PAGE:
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Lawsuit: Ohio School Pushing Democrats on Young Voters?

hree voting booths can handle the load for voters in the Russell and Grant Townships Tuesday, Nov. 5, 1996, at the 4-H building in Russell, Kan. Many locals will be voting for their native son Bob Dole. (AP Photo/Cliff Schiappa)

Cincinnati public schools are at the center of the latest electoral controversy bubbling up during this contentious midterm election season.

According to the Cincinnati Enquirer, a lawsuit filed Monday by Thomas Brinkman Jr., a Republican candidate for Hamilton County auditor, claims that van loads of local high school students were shuttled to the nearby polling station to vote during school hours last week, given sample ballots 'only for Democratic candidates' and then treated with ice cream.

“They plan to bring four more high schools (to vote) this week,” Christopher Finney, an attorney with Coalition Opposed to Additional Spending & Taxes (COAST), said Monday after filing the suit with Brinkman.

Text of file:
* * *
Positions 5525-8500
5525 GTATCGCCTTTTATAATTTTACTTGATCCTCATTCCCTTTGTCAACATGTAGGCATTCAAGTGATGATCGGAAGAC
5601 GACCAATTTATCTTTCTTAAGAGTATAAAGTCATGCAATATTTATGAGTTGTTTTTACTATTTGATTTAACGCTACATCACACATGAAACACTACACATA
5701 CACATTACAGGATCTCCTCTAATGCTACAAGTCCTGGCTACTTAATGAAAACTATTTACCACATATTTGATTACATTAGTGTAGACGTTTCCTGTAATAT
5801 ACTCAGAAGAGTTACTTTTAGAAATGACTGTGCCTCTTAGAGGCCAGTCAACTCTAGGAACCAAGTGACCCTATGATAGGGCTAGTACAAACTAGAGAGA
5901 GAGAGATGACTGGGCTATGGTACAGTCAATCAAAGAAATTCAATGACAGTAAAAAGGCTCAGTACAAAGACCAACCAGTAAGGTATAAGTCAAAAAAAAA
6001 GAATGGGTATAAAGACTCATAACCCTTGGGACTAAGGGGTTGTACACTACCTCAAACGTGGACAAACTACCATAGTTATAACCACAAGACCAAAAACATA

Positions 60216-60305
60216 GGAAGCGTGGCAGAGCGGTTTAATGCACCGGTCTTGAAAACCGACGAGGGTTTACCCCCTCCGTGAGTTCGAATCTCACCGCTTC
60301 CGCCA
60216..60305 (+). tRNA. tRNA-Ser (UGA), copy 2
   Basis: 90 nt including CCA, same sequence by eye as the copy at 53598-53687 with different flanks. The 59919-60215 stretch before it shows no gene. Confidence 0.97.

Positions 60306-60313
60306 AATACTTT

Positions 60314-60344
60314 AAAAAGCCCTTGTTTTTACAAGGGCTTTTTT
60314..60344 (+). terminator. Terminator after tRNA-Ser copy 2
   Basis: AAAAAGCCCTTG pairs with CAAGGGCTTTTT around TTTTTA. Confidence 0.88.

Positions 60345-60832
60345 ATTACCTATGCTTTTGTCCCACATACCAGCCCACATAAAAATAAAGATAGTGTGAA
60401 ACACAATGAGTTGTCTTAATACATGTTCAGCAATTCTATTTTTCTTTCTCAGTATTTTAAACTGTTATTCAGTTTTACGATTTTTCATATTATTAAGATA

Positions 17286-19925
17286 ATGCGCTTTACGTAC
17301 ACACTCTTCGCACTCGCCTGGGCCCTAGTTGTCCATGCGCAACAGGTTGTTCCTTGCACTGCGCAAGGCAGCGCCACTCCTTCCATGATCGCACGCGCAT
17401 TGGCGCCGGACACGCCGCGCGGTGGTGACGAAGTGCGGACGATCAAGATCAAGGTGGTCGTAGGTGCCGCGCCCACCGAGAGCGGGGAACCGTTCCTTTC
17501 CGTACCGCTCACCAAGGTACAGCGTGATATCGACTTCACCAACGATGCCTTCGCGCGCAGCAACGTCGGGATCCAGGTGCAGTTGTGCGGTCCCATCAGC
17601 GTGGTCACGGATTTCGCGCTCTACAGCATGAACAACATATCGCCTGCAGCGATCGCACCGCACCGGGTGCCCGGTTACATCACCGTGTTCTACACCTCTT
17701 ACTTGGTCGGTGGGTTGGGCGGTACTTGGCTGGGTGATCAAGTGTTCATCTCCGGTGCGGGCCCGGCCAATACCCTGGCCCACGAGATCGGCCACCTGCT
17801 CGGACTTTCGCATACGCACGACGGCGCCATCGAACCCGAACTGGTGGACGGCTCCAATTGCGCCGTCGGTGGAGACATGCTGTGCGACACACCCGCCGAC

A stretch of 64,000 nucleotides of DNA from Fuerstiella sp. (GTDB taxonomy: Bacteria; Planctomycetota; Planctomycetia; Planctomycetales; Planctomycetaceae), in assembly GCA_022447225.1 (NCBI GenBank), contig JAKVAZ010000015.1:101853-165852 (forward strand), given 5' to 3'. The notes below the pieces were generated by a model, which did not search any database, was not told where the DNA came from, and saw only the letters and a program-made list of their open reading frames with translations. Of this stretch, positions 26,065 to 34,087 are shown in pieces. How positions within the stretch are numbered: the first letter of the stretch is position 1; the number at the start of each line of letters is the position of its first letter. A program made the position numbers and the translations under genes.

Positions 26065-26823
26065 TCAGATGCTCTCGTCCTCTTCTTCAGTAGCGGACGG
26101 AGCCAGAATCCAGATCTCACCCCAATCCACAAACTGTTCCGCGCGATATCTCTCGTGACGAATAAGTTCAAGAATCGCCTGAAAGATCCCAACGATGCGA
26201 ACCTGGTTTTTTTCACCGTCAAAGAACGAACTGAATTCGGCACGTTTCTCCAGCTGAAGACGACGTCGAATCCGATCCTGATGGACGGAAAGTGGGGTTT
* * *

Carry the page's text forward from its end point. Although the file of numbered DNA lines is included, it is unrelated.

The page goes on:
According to the Enquirer, the suit seeks a temporary restraining order to prevent public school officials from using school hours and staff to engage students in partisan politics.

The school district's attorney is denying the charges. “No CPS personnel engaged in the promotion of candidates or any political party,” CPS attorney Mark Stepaniak noted in a written release. In addition, a CPS spokesperson said the school has shuttled students to the polls in the past without incident.

Here are the details of the lawsuit:

The suit alleges three van loads of Hughes High students arrived at the Downtown Board of Elections offices at 1 p.m. Wednesday, supervised by a school employee. School lets out at 3:15 p.m.

When they got out of the vans, the students, the suit alleges, also were accompanied by adults who appeared to be campaign workers or supporters for U.S. Rep. Steve Driehaus, D-West Price Hill, the congressman being challenged this fall by Steve Chabot. When the students got out of the vans, the suit alleges they were given sample ballots containing only Democratic candidates.

"We want these kids to vote,” Finney said. “I’m not sure them being bussed during the school day is a good thing, but that’s not the thrust of the suit... If they had fair sample ballots or no sample ballots it would be different."

"I certainly encourage everyone, including 18-year-olds, to participate in the voting process,” Brinkman said.  "I just don’t want these kids to be coerced to vote one way and then given free ice cream as a reward."

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